We’ve got another item to add to our already lengthy list of current housing legislation in the works. The Board of Supervisors plans to vote today on a legislation sponsored by Supervisor Scott Wiener that would give a developer a density limit exemption if at least 20 percent of the units in a project are on-site affordable ones.
Currently, projects with 10 or more units are required to allocate at least 12 percent of the building’s units as below-market (or pay an in-lieu fee, or build off-site units). This new proposal hopes to incentivize the construction of more on-site units, according to a statement released by Wiener’s office.
If a developer opts to make 20 percent of the units in a building below-market rate, those affordable units won’t go towards the project’s density limits. This essentially means that a developer can add more market-rate units to a building if they allocate that 20 percent are for affordable housing.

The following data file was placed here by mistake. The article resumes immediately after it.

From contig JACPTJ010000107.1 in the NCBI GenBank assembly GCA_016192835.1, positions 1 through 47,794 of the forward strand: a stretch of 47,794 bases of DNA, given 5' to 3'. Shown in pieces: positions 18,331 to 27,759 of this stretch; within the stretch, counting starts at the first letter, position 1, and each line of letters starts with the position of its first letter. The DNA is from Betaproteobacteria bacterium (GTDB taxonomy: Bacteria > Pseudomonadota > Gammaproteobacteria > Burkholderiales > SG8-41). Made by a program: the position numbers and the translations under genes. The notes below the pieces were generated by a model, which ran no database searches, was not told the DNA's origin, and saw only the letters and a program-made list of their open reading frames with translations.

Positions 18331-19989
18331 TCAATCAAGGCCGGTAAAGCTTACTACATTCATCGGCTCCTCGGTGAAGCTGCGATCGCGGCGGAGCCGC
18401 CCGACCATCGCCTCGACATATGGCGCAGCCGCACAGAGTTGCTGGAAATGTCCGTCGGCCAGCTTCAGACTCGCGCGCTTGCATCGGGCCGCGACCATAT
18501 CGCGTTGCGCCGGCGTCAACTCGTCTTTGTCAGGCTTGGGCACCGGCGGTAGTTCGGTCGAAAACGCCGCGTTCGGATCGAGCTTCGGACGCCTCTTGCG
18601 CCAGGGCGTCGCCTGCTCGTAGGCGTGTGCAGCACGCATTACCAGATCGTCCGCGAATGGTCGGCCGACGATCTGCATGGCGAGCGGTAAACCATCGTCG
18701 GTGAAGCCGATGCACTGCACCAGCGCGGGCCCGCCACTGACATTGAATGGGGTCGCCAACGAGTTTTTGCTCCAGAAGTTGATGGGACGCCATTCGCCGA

It will be interesting to see how this one plays out. It sounds kind of a like a more developer-friendly version of Supervisor Kim’s housing balance ballot initiative, which requires that projects with more than 25 units make 30 percent affordable. But then again, its scope is likely somewhat smaller. We’ll be watching this to see what happens next.
Not to be added to our current housing legislation list but of interest, the Board also votes today to finalize the liquor license of Urban Putt. The Mission’s newest (and only) mini-golf spot is within the limits of the Mission Alcohol Special Use District, restricting the issuing of new liquor licenses, so the Board is voting today on whether or not to grant Putt an exemption. It’s likely to be a hole in one for the new business, since the Supervisors already gave it a preliminary approval.
As always, the agenda is a long one; you can see all the items here.
Correction: A previous version of this post stated that the Supervisor Wiener’s housing legislation is being introduced today. It’s actually being voted on today.